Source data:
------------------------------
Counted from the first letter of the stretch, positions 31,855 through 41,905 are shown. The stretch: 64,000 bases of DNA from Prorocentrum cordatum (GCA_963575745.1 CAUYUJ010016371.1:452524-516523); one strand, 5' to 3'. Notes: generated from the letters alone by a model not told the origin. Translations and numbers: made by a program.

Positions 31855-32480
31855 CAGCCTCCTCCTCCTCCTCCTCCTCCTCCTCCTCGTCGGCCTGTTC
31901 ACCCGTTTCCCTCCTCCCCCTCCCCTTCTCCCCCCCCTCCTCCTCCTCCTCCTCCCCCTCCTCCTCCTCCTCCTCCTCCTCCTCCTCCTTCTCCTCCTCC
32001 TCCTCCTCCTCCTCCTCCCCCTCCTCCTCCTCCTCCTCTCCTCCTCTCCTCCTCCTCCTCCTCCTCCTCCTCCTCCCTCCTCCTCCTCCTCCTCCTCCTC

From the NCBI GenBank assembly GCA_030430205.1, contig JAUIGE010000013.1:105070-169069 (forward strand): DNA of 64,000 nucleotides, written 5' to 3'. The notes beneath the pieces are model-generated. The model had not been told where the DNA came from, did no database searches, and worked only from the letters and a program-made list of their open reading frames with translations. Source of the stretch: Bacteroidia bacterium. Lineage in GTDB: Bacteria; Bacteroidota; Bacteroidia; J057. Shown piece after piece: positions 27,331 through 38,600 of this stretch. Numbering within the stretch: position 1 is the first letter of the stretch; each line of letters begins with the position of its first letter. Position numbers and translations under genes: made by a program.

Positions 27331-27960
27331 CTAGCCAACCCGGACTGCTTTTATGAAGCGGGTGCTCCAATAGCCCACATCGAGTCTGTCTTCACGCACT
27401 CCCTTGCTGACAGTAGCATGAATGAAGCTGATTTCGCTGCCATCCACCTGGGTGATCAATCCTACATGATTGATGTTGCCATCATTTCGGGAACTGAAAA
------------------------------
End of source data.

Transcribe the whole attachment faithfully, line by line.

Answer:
Counted from the first letter of the stretch, positions 31,855 through 41,905 are shown. The stretch: 64,000 bases of DNA from Prorocentrum cordatum (GCA_963575745.1 CAUYUJ010016371.1:452524-516523); one strand, 5' to 3'. Notes: generated from the letters alone by a model not told the origin. Translations and numbers: made by a program.

Positions 31855-32480
31855 CAGCCTCCTCCTCCTCCTCCTCCTCCTCCTCCTCGTCGGCCTGTTC
31901 ACCCGTTTCCCTCCTCCCCCTCCCCTTCTCCCCCCCCTCCTCCTCCTCCTCCTCCCCCTCCTCCTCCTCCTCCTCCTCCTCCTCCTCCTTCTCCTCCTCC
32001 TCCTCCTCCTCCTCCTCCCCCTCCTCCTCCTCCTCCTCTCCTCCTCTCCTCCTCCTCCTCCTCCTCCTCCTCCTCCCTCCTCCTCCTCCTCCTCCTCCTC

From the NCBI GenBank assembly GCA_030430205.1, contig JAUIGE010000013.1:105070-169069 (forward strand): DNA of 64,000 nucleotides, written 5' to 3'. The notes beneath the pieces are model-generated. The model had not been told where the DNA came from, did no database searches, and worked only from the letters and a program-made list of their open reading frames with translations. Source of the stretch: Bacteroidia bacterium. Lineage in GTDB: Bacteria; Bacteroidota; Bacteroidia; J057. Shown piece after piece: positions 27,331 through 38,600 of this stretch. Numbering within the stretch: position 1 is the first letter of the stretch; each line of letters begins with the position of its first letter. Position numbers and translations under genes: made by a program.

Positions 27331-27960
27331 CTAGCCAACCCGGACTGCTTTTATGAAGCGGGTGCTCCAATAGCCCACATCGAGTCTGTCTTCACGCACT
27401 CCCTTGCTGACAGTAGCATGAATGAAGCTGATTTCGCTGCCATCCACCTGGGTGATCAATCCTACATGATTGATGTTGCCATCATTTCGGGAACTGAAAA